Why were the Pocono Mountains Called the Shades of Death?

Why were the Pocono Mountains Called the Shades of Death?
During the American Revolution, a swampy valley in the Pocono Mountains became known as the "Shades of Death."

History

In 1778, settlers of the Wyoming Valley fled into the dark mountains to escape the bloody onslaught of Iroquois Indians. According to Benson J. Lossing's "Our Country," many died in the dark swampy area "ever since known as the 'Shades of Death.'"

Features

The Shades of Death area has many pine, hemlock and spruce trees with "the roots waxing lustily in deep beds of mold," according to "Seeing Pennsylvania" by John Thomson Faris.

Significance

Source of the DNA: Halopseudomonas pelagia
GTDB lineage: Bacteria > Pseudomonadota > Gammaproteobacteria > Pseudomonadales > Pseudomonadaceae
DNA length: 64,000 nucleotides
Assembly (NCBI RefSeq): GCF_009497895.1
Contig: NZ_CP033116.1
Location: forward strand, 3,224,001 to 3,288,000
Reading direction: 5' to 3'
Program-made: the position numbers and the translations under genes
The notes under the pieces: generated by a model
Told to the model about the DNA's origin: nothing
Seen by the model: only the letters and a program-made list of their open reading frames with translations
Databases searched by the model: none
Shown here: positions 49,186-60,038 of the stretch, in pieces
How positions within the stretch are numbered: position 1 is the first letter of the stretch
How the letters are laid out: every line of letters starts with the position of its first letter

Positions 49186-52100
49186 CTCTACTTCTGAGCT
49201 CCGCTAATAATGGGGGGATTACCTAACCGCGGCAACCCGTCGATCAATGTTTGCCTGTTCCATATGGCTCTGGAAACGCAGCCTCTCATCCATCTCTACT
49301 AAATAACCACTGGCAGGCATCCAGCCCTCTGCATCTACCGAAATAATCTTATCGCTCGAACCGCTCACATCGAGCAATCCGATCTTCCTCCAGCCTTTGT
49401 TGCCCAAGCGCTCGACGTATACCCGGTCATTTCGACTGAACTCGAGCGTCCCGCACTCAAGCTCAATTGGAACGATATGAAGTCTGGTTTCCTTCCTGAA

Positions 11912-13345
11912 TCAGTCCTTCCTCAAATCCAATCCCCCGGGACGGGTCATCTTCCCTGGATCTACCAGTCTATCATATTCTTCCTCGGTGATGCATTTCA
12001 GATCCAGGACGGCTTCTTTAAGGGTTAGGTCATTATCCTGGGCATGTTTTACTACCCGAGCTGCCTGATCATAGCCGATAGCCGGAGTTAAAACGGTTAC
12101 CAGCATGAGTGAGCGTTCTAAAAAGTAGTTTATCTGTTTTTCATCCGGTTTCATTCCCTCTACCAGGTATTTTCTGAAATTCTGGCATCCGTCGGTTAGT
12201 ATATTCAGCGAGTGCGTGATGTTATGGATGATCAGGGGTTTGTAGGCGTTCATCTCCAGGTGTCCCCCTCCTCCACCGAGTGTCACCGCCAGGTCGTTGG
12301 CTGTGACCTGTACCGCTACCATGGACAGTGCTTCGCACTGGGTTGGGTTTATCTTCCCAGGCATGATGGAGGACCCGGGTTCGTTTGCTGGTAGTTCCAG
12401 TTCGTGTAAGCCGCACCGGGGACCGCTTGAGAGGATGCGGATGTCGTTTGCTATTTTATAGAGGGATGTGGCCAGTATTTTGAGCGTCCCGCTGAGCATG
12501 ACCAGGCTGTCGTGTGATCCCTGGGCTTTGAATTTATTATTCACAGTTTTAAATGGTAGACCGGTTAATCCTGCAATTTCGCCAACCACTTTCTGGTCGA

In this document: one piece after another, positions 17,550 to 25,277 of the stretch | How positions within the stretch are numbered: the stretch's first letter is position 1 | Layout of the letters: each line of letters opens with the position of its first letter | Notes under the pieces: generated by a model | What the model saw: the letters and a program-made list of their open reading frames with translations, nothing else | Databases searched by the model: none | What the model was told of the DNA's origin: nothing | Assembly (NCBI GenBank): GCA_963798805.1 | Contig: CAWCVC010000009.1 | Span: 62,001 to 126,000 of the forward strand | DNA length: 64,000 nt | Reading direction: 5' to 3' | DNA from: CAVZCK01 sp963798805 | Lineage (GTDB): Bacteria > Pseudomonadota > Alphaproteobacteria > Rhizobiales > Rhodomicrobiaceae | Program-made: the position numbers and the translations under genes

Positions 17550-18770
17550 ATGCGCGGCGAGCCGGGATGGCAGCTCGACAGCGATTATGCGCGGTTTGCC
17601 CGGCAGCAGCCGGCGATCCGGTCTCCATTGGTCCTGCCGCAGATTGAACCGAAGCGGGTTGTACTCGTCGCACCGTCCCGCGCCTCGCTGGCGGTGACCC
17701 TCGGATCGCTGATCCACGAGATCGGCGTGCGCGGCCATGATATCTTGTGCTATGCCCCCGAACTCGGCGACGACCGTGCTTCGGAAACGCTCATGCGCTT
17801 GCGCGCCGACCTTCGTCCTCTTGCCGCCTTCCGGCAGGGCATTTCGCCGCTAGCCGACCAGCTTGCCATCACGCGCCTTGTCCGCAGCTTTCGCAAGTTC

In "Our Country," Lossing states, "The details of that day of destruction in the beautiful Wyoming Valley, and the horrors of the flight of the survivors, formed one of the darkest chapters in human history."

Development

According to "Carbon County" by Rebecca Rabenold-Finsel, a century after the massacre the Shades of Death would become known for the Sunnyrest Sanatorium, a health resort that sought to heal those with tuberculosis.

Hiking

Today, Hickory Run State Park marks the beginning of the Shades of Death Trail, a difficult 1.5 mile hike.

Article Written By Angela Harris

Angela Harris is a freelance writer in Greensboro, North Carolina. She holds a Bachelor's Degree in Communications from Appalachian State University. Her work has appeared in High Country Magazine and the Watauga Democrat Newspaper.

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